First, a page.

When Stark heard about the average number of lands in the actual 3-0 decks, he warned against results-oriented thinking. "Sometimes people play too many lands and win in spite of it."

When asked about his own successful Booster Draft, Stark chuckled. "I probably had an easier path to 3-0 than Jon. My deck was all rares and uncommons. I don't know if there ever was a deck in recent memory that was favored to go 3-0, but ..."

Ben Stark's Black-Green 3-0 Draft Deck

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Another person I absolutely needed to talk to was Jérémy Dezani, who had won the last premier level tournament in Dublin, Pro Tour Theros, in 2013. In fact, I already spoke with the 2013–14 Player of the Year on Thursday, when he told me he was looking forward to the Booster Draft portion. "I like the format," he said. "I had the best win rate of my teammates at the Grand Prix [in Prague the previous weekend] and I made Top 16. I feel pretty confident about Draft."

He still felt just as confident, possibly more so, after going 3-0 in the tournament's first draft. "I had a white-blue deck," he explained. "I don't usually like white in this format, but blue's my favorite color. The best card in my deck was Sram, Senior Edificer because there are so many auras that are removal. I had four of them. I went 2-0 three times, and it wasn't particularly close."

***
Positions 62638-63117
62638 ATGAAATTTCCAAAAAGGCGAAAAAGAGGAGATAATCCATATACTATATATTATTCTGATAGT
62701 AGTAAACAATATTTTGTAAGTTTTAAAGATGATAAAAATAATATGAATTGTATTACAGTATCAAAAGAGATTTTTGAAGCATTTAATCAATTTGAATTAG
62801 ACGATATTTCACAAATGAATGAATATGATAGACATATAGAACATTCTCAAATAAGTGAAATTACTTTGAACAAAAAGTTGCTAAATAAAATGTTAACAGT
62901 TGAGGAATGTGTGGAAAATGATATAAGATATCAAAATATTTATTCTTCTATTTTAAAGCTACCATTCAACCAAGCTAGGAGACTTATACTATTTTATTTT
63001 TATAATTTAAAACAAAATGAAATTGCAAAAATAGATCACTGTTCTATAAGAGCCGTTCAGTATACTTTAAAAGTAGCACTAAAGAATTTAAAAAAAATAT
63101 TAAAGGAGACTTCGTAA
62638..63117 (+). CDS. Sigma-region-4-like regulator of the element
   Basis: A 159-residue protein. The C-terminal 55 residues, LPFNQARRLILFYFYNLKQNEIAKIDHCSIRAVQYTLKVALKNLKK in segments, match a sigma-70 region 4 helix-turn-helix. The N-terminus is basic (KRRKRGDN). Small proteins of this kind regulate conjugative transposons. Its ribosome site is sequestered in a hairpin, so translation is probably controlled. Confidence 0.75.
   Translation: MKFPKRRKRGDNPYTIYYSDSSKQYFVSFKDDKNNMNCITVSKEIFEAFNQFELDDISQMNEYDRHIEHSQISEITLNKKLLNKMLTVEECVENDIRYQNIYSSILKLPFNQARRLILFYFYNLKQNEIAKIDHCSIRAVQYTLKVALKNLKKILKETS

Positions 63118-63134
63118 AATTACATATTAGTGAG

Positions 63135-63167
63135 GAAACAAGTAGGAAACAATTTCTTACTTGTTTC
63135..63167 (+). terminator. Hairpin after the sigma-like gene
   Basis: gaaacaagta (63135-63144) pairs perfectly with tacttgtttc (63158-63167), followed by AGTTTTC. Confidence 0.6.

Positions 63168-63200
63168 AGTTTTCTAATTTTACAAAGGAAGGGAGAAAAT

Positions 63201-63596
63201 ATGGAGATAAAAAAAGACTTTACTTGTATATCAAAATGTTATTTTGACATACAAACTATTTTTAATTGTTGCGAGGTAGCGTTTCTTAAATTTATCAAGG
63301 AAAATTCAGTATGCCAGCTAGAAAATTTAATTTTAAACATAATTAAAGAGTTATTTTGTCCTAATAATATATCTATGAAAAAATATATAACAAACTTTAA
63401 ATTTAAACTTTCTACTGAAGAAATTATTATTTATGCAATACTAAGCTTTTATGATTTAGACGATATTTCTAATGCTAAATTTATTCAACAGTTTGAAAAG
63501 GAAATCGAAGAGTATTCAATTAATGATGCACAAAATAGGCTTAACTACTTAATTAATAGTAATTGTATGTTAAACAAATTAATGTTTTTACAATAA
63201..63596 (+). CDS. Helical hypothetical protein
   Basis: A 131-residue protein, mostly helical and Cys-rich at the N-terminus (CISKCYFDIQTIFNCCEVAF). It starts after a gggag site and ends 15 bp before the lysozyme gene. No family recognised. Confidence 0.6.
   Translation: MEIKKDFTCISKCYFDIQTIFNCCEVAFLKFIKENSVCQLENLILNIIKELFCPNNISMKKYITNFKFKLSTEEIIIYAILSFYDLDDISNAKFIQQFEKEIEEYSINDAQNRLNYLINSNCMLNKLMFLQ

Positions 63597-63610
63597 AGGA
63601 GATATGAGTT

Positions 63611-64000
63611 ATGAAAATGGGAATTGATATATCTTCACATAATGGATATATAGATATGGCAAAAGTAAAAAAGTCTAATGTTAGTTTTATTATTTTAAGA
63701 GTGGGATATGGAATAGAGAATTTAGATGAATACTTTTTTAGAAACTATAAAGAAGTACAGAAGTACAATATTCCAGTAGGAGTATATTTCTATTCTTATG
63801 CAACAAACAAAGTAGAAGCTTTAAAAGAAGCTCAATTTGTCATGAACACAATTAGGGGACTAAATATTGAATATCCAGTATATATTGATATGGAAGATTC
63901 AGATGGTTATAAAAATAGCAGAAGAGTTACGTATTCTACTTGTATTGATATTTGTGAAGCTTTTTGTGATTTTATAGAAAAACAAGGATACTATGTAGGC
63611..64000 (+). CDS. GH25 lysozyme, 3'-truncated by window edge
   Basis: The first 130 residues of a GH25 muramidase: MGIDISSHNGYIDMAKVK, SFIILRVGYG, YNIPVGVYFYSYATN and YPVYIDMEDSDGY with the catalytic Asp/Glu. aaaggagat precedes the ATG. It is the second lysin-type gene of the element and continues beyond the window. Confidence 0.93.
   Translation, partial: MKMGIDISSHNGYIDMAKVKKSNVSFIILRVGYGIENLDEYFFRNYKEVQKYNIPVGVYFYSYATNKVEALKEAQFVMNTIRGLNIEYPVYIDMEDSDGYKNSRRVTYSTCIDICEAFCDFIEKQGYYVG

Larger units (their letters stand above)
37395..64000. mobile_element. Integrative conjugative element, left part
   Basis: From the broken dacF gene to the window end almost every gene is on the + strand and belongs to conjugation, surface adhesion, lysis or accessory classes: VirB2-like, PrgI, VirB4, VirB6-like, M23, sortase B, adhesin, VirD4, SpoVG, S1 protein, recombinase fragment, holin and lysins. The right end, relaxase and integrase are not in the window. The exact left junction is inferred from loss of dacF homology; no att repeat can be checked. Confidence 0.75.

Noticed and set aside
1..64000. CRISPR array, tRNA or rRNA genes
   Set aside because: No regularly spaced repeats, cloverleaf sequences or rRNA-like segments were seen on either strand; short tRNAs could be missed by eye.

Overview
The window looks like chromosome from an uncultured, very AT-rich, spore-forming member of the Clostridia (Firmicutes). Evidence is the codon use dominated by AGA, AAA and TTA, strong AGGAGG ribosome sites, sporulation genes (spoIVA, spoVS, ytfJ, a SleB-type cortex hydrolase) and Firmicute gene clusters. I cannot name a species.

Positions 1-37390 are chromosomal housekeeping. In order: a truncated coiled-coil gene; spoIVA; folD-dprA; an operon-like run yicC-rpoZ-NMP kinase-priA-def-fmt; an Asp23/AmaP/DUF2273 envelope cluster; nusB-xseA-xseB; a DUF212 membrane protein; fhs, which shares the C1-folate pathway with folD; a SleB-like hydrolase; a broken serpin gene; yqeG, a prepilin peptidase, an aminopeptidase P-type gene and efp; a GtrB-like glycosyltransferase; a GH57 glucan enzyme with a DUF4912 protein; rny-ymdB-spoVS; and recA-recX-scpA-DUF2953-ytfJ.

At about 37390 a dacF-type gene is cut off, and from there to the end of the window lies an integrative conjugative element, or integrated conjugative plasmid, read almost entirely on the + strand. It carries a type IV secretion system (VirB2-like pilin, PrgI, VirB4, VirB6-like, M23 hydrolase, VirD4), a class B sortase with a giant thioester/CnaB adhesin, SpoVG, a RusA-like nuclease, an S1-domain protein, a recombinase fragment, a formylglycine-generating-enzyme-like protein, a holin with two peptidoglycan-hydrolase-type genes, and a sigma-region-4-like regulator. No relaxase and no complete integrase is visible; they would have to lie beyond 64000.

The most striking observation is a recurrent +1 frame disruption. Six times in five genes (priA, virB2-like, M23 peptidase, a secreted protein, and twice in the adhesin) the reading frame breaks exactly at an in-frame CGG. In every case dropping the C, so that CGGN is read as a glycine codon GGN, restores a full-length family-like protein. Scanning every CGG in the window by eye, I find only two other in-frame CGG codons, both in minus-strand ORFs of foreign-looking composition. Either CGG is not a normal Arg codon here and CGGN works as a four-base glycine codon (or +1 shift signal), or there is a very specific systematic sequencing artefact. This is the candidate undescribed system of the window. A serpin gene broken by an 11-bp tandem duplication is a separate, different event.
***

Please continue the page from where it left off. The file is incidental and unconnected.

Jérémy Dezani's White-Blue 3-0 Draft Deck

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The final name on my list was Martin Jůza. The long-time pro player was the only one left who had not lost a single Booster Draft match at the Pro Tour this season. Between his undefeated runs here and at Pro Tour Kaladesh last year, Jůza was now 9-0 in Limited and the current favorite for the title of the 2016–17 Draft Master.

"And there's a funny story behind it," said Jůza. "The first Pro Tour, we had the standard Cabin Crew testing sessions, draft camp, you know. There, I never 3-0'd a draft. I never 0-3'd either, but never 3-0'd. That's across something like 25 to 30 drafts. Then I went 6-0 at the Pro Tour. It was the same this time around. Again, 25 or more drafts, and not a single 3-0. Then comes the Pro Tour, and I go 3-0. Math checks out."

As a possible explanation, Jůza offered the following. "I don't mind losing in testing. I like to lose as part of the learning process. I'll accept five 0-3s in a row if I then know what not to do at the Pro Tour."

His 3-0 deck this time had been blue and black, not exactly one of Jůza's favorite color combinations. "I got passed two copies of Tezzeret's Touch, seventh and tenth I think, so I figured, okay, if no one else is willing to do it, I'll be blue-black. Then, from Kaladesh, I really needed a Gearseeker Serpent, and I got three. I opened one of them, and there also was a Prophetic Prism in the pack that I wanted. I wanted the Serpent more and took it, but then I got the Prism back. At that point, I knew this was going to be a good day. My final deck even had two of what we call Sol Rings in Servo Schematic and Cogworker's Puzzleknot."

Martin Jůza's Blue-Black 3-0 Draft Deck